According to the present invention, the tone of picture element can be controlled by selecting the second electrodes. If a voltage orientating the liquid crystal to a transparent state is applied to all the second electrodes in one pixel, the pixel shows a white state in response to application of scanning signal to the first electrode in the pixel. By controlling the total area of the second electrodes to which the orientating voltage is applied, the tone of the picture element may be changed. Thus, a multi-tone image can be be displayed without controlling transparency of liquid crystal.
The multi-tone image can be displayed with using ferroelectric liquid crystal which cannot control degree of transparency by applied voltage. Since the ferroelectric liquid crystal has a short reorientation response time, an image is quickly displayed from an application of the orientating voltage. In other words, the image can be quickly changed to display a moving picture, resulted in a possibility of application of the liquid crystal display device of the present invention to a TV display.
The above and other objects, features and advantages of the present invention will become more apparent from the description taken in conjunction with the accompanying drawings, wherein;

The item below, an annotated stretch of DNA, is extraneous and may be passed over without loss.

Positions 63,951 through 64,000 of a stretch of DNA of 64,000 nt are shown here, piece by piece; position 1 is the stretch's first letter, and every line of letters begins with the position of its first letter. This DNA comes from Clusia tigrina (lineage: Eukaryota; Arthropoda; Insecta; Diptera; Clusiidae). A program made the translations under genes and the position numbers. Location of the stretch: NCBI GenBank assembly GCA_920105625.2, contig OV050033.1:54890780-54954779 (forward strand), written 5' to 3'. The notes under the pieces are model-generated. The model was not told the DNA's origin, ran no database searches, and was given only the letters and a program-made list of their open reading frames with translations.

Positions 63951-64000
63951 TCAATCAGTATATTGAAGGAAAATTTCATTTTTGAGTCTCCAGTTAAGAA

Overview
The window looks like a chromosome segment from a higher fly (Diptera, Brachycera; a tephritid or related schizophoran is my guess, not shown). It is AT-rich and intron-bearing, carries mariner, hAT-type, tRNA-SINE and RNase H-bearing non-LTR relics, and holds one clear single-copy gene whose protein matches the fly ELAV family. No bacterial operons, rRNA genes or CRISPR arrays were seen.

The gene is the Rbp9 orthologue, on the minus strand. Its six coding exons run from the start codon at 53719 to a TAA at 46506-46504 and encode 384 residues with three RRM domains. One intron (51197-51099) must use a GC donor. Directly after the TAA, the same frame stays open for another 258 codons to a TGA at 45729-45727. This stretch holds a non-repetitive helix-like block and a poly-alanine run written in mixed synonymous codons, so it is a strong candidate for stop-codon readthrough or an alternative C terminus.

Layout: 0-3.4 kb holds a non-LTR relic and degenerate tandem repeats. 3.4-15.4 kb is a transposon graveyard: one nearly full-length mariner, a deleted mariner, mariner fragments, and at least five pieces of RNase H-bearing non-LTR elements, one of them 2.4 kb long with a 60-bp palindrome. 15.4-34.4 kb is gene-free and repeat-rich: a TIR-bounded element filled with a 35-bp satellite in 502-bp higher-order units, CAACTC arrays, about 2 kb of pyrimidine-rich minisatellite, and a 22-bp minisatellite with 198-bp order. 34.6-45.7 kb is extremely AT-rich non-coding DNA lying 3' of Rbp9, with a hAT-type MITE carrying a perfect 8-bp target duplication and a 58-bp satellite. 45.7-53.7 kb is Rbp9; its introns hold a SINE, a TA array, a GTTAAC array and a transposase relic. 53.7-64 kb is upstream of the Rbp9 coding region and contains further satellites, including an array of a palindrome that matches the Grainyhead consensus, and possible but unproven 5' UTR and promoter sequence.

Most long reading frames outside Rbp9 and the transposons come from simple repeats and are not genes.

FIG. 1 is a brief plane view of a liquid crystal display device according to a first embodiment of the present invention;
FIG. 2 is a sectional view taken along II--II' of FIG. 1;
FIG. 3 is a block diagram showing a horizontal scanning circuit 2 and an A/D converter 1 of FIG. 1.
FIGS. 4(a) to 4(h) schematically show states of transparent part in one pixel, respectively; and
FIG. 5 is a part of liquid crystal display device according to a second embodiment of the present invention.
A first embodiment of the present invention has a plurality of vertical scanning electrodes and a plurality of horizontal scanning sets of electrodes disposed so as to perpendicularly cross the vertical scanning electrodes. For facilitating understanding the invention, the structure of the first embodiment only has nine pixels with three vertical scanning electrodes 7 and three horizontal scanning sets 9 of electrodes 4,5 and 6.
The vertical scanning electrodes 7 are formed on a support substrate 21 of glass, as shown in FIG. 2, with a transparent conductive material such as indium tin oxide (ITO) having a thickness of 0.3 to 0.5 μm. Each of the vertical scanning electrodes has a width of 300 to 500 μm. One example of the width is 380 μm. The horizontal scanning sets 9 of electrodes 4, 5 and 6 formed on a bottom surface of a cover substrate 23 of glass with ITO. Each set 9 is designed to have the same width in total as the vertical scanning electrodes 7. The width of the widest electrode 4 is about a half (1/2) of the width of the set 9, and is 200 μm, for example. The width of the electrode 5 is about a fourth (1/22) of the width of the set 9, and is 100 μm, for example. The width of the narrowest electrode 6 is about an eighth (1/23) of width of the set 9, and is 50 μm, for example. Orientation films 24 and 25 of polyimide cover the surface of the glass substrates 21 and 23.